Many people are happy to just display their digital camera photos on a computer monitor. I wanted to do more. Displaying photos on a 17 inch monitor can get a little cramped when you have a group of people. So I thought why not burn them on to a CD-ROM and use a DVD player to show them on a Big Screen Projection TV. I searched the Internet looking for a DVD player that would play JPEG files. After reading over 80 customer reports and comments on ( I decided on the Apex AD-1100W ( This model seems to be available exclusively Apex AD-1100W DVD Playerat Wal-Mart. I paid $68.87 last June. You can now buy it for $58.87. For that low price, this unit is a gem! It does so much more than my older $220 RCA DVD Player that I was forced to make the Apex DVD Player my main unit for the Living Room (my Media Room) and relegate the RCA unit to a secondary role in the Family Room. My Apex AD-1100W plays many formats including DVD (Digital Video Disc -- MPEG-2 compression and best quality), MP3, VCD (Video Compact Disc -- MPEG-1 compression and similar to VHS tape quality), SVCD (Super Video Compact Disc -- MPEG-2 compression and similar to SVHS tape quality), CD, and JPEG. I can now burn a CD with over a 180 MP3 music files and listen to over ten hours of continuous music. Or I can play MPG movie files I created on my computer (or downloaded from the web) by burning them on to a CD. It plays raw movie files with the .MPG extension (MPEG-1 or MPEG-2) without having to convert them to the VCD or SVCD format. JPEG output of Apex DVD PlayerBut, as stated earlier, the main reason I purchased this particular DVD player was for its ability to show JPEGs. Not only does it show JPEGs but it has a built-in slideshow program with 12 different transition effects and automatically resizes photos to fill the screen. You can also rotate images, zoom in/out, and pan. The player seems to work best with photos that are 640 x 480 pixel size or higher. Smaller size photos are auto-enlarged to fill the screen and may look pixelated. I should mention that JPEG photos do look sharper (more detail) on my computer monitor than on my 24-year old Advent 750 analog (before digital and Hi-Definition) 72 inch Front Projection TV. But that is to be expected when magnifying an image to a Home Theater Screen Size. On a standard 27 inch TV the JPEG images are quite acceptable. To find out more about the Apex AD-1100W download its manual from the Apex Digital web site.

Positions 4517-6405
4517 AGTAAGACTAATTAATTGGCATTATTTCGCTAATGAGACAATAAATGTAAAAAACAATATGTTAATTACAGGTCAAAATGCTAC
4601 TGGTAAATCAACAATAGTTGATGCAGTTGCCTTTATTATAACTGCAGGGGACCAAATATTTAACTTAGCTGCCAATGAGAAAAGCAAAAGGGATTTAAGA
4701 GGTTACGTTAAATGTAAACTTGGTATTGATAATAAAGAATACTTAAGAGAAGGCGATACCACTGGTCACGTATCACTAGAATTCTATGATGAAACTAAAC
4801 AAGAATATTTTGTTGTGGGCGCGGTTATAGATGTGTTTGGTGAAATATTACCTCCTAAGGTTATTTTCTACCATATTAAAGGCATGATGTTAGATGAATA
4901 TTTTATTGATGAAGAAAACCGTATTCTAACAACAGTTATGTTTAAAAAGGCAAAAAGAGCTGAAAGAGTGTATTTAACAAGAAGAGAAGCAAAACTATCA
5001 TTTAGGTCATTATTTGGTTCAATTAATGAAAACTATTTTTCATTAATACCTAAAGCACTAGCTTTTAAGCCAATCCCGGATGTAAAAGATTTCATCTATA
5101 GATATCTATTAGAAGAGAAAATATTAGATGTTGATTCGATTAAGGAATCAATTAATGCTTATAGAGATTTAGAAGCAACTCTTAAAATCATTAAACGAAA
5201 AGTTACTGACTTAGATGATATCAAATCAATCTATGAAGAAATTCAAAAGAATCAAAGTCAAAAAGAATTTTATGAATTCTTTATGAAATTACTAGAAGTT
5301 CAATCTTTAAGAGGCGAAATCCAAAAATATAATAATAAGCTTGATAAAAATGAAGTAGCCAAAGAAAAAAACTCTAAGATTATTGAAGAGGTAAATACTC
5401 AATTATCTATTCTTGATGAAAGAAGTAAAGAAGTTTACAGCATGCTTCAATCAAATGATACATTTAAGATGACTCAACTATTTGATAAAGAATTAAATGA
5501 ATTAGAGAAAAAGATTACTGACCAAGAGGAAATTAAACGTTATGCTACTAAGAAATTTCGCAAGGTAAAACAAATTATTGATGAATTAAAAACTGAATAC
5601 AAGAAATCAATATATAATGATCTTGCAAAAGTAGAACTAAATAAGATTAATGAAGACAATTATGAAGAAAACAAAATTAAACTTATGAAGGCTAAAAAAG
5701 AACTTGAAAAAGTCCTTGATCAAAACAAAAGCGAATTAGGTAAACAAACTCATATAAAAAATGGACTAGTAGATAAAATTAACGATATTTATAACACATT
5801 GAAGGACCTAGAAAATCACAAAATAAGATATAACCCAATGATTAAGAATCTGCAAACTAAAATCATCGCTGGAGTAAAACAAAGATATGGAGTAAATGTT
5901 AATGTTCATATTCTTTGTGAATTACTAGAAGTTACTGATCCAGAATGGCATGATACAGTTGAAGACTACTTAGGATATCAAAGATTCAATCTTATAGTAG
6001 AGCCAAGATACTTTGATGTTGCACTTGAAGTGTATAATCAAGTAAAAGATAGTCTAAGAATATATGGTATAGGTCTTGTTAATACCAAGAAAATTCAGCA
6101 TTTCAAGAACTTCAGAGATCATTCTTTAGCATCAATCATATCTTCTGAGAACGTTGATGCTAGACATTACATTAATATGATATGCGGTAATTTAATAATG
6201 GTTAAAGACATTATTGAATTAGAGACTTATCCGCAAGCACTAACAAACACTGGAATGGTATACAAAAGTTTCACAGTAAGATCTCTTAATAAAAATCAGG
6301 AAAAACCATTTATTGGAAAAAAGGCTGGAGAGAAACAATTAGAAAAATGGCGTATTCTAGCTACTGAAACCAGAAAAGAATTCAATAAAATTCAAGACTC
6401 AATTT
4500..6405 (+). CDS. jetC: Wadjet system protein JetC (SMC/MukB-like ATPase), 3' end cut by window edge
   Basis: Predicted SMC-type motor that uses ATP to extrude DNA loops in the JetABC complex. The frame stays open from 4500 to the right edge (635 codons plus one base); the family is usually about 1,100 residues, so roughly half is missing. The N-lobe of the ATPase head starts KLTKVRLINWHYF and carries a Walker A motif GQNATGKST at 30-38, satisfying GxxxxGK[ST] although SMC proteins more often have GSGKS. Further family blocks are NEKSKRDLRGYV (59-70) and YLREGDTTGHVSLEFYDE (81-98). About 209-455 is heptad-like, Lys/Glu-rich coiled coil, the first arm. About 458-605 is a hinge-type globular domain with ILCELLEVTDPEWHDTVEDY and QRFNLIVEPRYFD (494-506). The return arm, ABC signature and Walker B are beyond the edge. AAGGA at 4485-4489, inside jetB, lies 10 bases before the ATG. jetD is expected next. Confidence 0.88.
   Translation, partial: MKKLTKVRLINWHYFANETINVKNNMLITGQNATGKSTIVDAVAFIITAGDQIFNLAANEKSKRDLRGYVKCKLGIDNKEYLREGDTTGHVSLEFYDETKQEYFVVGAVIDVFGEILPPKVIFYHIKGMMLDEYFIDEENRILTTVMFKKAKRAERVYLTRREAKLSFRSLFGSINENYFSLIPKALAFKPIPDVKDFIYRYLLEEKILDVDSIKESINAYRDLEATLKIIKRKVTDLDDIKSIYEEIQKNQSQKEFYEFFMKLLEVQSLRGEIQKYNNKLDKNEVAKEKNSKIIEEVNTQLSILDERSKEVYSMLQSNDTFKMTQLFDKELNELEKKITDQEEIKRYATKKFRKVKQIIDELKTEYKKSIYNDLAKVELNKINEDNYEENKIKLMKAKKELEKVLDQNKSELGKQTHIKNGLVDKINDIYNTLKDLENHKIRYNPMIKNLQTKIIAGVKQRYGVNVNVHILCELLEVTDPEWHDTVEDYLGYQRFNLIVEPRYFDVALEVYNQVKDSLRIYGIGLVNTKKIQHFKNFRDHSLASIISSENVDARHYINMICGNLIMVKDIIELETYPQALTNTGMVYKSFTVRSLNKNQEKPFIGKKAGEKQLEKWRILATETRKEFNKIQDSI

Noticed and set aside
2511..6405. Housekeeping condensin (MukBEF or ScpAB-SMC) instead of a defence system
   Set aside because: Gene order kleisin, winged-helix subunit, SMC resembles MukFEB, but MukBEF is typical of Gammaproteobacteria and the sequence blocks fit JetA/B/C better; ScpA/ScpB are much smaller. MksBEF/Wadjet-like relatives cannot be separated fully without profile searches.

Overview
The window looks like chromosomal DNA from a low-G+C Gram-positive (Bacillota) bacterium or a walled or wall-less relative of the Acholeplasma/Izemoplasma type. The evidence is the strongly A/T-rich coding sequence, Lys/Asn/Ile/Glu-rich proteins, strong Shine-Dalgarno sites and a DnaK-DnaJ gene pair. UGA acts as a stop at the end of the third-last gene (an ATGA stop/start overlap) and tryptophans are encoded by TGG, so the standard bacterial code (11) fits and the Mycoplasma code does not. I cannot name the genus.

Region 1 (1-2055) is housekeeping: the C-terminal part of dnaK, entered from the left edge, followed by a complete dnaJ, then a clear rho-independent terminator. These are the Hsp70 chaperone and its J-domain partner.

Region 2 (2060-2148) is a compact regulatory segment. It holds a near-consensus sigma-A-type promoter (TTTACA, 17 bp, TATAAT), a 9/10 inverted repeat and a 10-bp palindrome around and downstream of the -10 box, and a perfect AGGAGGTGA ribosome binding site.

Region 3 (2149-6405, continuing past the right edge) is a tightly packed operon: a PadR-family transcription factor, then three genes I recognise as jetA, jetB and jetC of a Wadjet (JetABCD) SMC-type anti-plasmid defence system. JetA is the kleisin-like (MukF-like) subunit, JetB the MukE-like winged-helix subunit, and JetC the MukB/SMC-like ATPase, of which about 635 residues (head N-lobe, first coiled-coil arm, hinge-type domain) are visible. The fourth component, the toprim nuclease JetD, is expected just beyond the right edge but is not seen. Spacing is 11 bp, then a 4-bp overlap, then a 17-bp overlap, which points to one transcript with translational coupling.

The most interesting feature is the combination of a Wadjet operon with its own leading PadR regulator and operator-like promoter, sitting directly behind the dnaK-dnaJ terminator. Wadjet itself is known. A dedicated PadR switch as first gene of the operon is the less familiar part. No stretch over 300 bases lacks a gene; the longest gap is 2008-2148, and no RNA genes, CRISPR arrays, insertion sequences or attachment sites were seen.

If reading this review causes you to think about purchasing the AD-1100W, I advise you to first read the reports on Go to DVD Players Compatibility List ( and Search by Brand for Apex. In the resulting list, scroll down to Apex AD-1100W and in the Reports & Comments column click on View Reports. There are now over 145 reports on the Apex AD-1100W and there is now a difference in capability despite units having the same model number. Some units (like mine with a serial number ending in E05) have a light on the front that says VCD/CD. On newer units with the same model number (but a serial number ending in E08), that light now says only CD. These newer units do not play VCDs. According to the Apex Knowledge Base the VCD format is no longer supported because the added cost of licensing would raise the price per unit to the consumer. They claim the VCD format is not popular and seldom used in North America. Guess they did not think about us consumers with computers that can burn VCDs. According to what I read in the Reports and Comments, many computer techies have been scrambling trying to find the older units.